Everything You Need to Know About Dealing With Ovarian Cysts

Everything You Need to Know About Dealing With Ovarian Cysts

Ovarian cysts are usually harmless. But there are the things you need to know when it comes to a cyst that is not so harmless.

Editor’s note: This article was originally published on October 15, 2019. It has since been updated.

One of the simple ways women know their reproductive system is in order is by how regular (or irregular) their menstrual cycle is. They believe that as long as they are coming in cycles or routinely, barring pregnancy, everything is fine with the ovaries. However, there's more to our reproductive organ than just that. Much like other organs in our body, they are susceptible to build-ups and cysts. In the case of our reproductive system, it's ovarian cysts.


What are ovarian cysts?

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According to Women's Health Gov, ovarian cysts are fluid-filled sacs in the ovary. While it might sound like a cause for concern, in most situations, these cysts are usually harmless. It's the ones that are abnormal that require a doctor's visit. There are two types of cysts, says National Health Service — 

a) Functional ovarian cysts, wherein they develop as part of the menstrual cycle and are mostly harmless and short-lived.

b) Pathological ovarian cysts, wherein these cysts form as a result of abnormal cell growth and are much less common.

What are the symptoms?

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While ovarian cysts don't normally show any symptoms, a large cyst can cause some, says the Mayo Clinic and Medical News Today. They include:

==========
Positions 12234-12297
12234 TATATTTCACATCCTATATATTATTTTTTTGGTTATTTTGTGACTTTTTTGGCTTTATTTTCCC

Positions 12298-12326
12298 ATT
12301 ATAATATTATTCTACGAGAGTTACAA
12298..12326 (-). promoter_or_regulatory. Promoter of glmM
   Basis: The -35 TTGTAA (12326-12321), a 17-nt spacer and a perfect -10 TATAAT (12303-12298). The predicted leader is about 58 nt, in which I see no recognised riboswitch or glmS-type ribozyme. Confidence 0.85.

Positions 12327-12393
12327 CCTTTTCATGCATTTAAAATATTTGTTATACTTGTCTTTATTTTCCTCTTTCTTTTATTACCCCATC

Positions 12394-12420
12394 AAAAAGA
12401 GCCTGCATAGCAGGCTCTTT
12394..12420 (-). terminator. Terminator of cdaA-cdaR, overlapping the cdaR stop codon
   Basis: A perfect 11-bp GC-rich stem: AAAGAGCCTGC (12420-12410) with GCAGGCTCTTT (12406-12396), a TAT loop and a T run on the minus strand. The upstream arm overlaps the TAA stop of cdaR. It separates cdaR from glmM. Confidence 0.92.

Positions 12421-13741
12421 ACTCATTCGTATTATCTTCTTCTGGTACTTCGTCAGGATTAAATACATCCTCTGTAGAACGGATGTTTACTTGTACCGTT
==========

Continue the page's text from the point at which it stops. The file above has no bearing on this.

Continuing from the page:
Pelvic pain: If you feel a dull or sharp ache in your lower abdomen on the side where the cyst or cysts are located which comes and goes. 

Fullness or heaviness in your abdomen


Bowel issues: If you experience pain while passing stool or find yourself needing to pass stool more often.

Urinary issues: If you have issues emptying your bladder or needing to urinate more frequently.

Irregular periods: If you are still menstruating and are facing irregularities in your cycle, flow, and pain.

If you are experiencing these symptoms, you need to visit a doctor immediately for an accurate diagnosis of the issue. 

What are the complications of a cyst?

Some of the complications of having a cyst that turns dangerous are:

Ovarian torsion: Cysts that grow too big can actually displace your ovary, thus increasing the chance of painful twisting of your ovary. That's when you might feel severe pelvic pain, nausea, and vomiting. It can also reduce or stop blood flow to the ovaries, resulting in even more complications such as necrosis. If you feel these symptoms, then you need to visit a doctor immediately as it is considered a medical emergency, according to Healthline.

Rupture: A cyst that ruptures can result in severe pain and internal bleeding. The bigger the cyst, the higher the risk of rupture. Any vigorous activity which affects the pelvis also increases that risk.


Cancer: According to Medical News Today, a cyst may even be a symptom itself — of ovarian cancer.

How do they form?

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Some of the most common causes for ovarian cysts include: